In order to study Jesus in the context of his own culture, Strauss proposes a series of contrasting descriptions of Jesus, such as “Hellfire Preacher or Gentle Shepherd?” or “Racist or Inclusivist?” In both of these examples, the answer should obviously be “neither.” One or two texts could be used to prove the extremes, but as Strauss points out, Jesus is far more complex than one or two verses. In the final chapter, (“Decaying Corpse or Resurrected Lord?”), Strauss is more or less arguing for a traditional view of Jesus’ resurrection through the use of a contrast.
Strauss’s first example is in many ways the most often cited contrast. Jesus can be described as a “revolutionary” similar to the Zealots who eventually went to war against Rome, but in many other passages he is a pacifist, blessing the peacemakers and turning the other cheek. So which is it? Did Jesus come to bring peace or did he come with a sword? Strauss tries to stay clear of the two extremes since Jesus does in fact resonate with more radical elements in Second Temple politics, but he also teaches his disciples to create peace.
As a second example, is Jesus “Angry or Loving?” There are a few verses where Jesus seems to be rude and offensive, angrily denouncing his opponents as a “brood of vipers.” There are times when his frustrations with his own disciples comes out as potentially angry statements. In some cases, these are glossed over by translators, but they are there and need to be recognized. How do we reconcile anger with the loving image most people have of Jesus? Strauss avoids both extremes by setting the “hard sayings” of Jesus in their proper historical and cultural context.
Some of the contrasts Strauss proposes will have different answers in different theological communities. For example, the answer to the question “was Jesus a failed prophet or victorious king?” may be answered differently in a premillennial community and a-millennial tradition. For the chapter concern Jesus as a “sexist or egalitarian,” church practice tends to inform why Jesus had only male disciples or what we make of Jesus’ relationship with Mary and the other women who followed him. Each of these chapters offers a solution, but each should generate some interesting discussion.
Some of Strauss’s contrasts seem strange to me. For example, in one chapter he asks if Jesus was an “environmentalist” or an “Earth-scorcher?” The two examples of non-environmentalism are the casting of demons into pigs who then kill themselves and Jesus’ curse on a fig tree, withering it until the end of the age. As Strauss explains, neither of these have much to do with environmentalism (the fig tree is a parabolic act not a model for the pave-the-Earth movement). I have a similar impression from the chapter entitled “Antifamily or Family Friendly?” Of course Jesus is “family friendly” in the way the phrase is normally used and the negative examples were never intended as models for mission (leave your family and follow Jesus). I realize Strauss is finding a way to deal with some “hard sayings of Jesus,” but both these chapters seemed like false-contrasts to me.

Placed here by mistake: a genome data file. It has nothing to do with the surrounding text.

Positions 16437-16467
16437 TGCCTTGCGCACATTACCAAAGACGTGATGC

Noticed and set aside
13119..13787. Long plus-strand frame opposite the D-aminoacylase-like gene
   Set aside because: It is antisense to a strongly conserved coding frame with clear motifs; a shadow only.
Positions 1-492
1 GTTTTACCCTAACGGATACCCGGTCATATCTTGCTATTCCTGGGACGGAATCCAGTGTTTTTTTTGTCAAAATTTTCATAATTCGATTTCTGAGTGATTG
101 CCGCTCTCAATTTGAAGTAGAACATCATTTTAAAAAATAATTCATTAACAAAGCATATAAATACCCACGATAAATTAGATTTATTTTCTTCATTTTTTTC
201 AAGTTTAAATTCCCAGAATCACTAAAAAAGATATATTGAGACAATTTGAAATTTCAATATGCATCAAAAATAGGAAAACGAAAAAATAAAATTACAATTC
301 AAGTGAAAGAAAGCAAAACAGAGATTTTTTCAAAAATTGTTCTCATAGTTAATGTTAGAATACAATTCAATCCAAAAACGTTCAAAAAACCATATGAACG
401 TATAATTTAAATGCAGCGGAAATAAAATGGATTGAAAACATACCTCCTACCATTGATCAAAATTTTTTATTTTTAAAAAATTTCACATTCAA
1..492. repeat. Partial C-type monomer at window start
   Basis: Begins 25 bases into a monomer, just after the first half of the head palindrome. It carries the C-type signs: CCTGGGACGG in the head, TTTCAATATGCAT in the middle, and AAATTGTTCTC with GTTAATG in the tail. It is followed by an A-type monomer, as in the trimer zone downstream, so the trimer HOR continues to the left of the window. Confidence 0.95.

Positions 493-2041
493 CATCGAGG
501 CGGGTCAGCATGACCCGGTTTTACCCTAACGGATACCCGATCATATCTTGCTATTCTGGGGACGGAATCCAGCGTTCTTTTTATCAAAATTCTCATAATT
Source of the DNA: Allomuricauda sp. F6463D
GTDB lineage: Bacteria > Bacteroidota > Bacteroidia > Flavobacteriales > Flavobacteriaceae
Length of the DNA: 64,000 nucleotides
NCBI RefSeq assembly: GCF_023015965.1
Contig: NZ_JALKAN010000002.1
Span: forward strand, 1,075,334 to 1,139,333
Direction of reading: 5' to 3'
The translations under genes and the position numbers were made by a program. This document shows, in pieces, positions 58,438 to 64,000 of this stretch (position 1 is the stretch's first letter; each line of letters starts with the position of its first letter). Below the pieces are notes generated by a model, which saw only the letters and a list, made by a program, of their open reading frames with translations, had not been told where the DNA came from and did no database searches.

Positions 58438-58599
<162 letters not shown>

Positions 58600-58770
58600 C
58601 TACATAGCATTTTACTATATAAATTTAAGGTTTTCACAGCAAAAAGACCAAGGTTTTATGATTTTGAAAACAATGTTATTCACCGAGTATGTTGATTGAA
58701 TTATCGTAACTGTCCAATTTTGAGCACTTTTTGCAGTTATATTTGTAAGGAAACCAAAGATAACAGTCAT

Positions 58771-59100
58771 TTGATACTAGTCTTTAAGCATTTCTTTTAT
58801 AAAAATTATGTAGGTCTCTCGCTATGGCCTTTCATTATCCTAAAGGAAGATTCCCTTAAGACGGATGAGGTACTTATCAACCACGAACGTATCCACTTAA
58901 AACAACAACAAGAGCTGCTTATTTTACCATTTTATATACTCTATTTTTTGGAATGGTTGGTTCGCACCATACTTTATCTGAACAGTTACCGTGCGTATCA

The most interesting chapter for me is “Was Jesus Anti-Semitic?” This is not a contrast, at least in the title of the chapter, but it does get at a very difficult problem in the study of the Gospels. Certainly Jesus was “against” some of the Jews, he in fact calls the “sons of the devil” in John 8:44. Sadly verses like this have been used to give biblical support to heinous crimes against the Jewish people. But Jesus was not anti-Semitic at all: he was a Jewish teaching who taught Jewish people to respond to the Jewish God properly. Anyone who thinks Jesus was “Anti-Jew” and therefore “pro-Christian” is simply foolish.
This issue raises a small problem with the book. Perhaps the question should have been, “was Jesus Anti-Semitic or was the Gospel Writer Anti-Semitic?” Since John wrote more than a generation after Jesus, it is possible to argue Jesus himself was not quite so angry with the Jews but John presented him in this way in order to support his own theology. Strauss does not broach the issue of historical Jesus or the authenticity of Jesus. The Jesus Scholar in my mind constantly raised those kinds of questions, but Strauss keeps this book on the popular level. He assumes everything in the Gospels comes from Jesus and does not worry about the source of the theology (Jesus or the Evangelist). Strauss deals with that in other places (Four Portraits, One Jesus, for example).
Another minor problem I have with this books is some of the chapters have excellent content that seems tangential to the topic. For example, in his chapter on Grace or Legalism, Strauss spends a large part of the chapter talking through several parables of grace. This is not a bad response to the question he poses, but it seemed to me the chapter was used as an opportunity to discuss parables as much as the topic of grace. Perhaps a section on Jesus’ habit of eating with sinners would have supported the idea Jesus was a grace-filled preacher as much as the parables Strauss chose.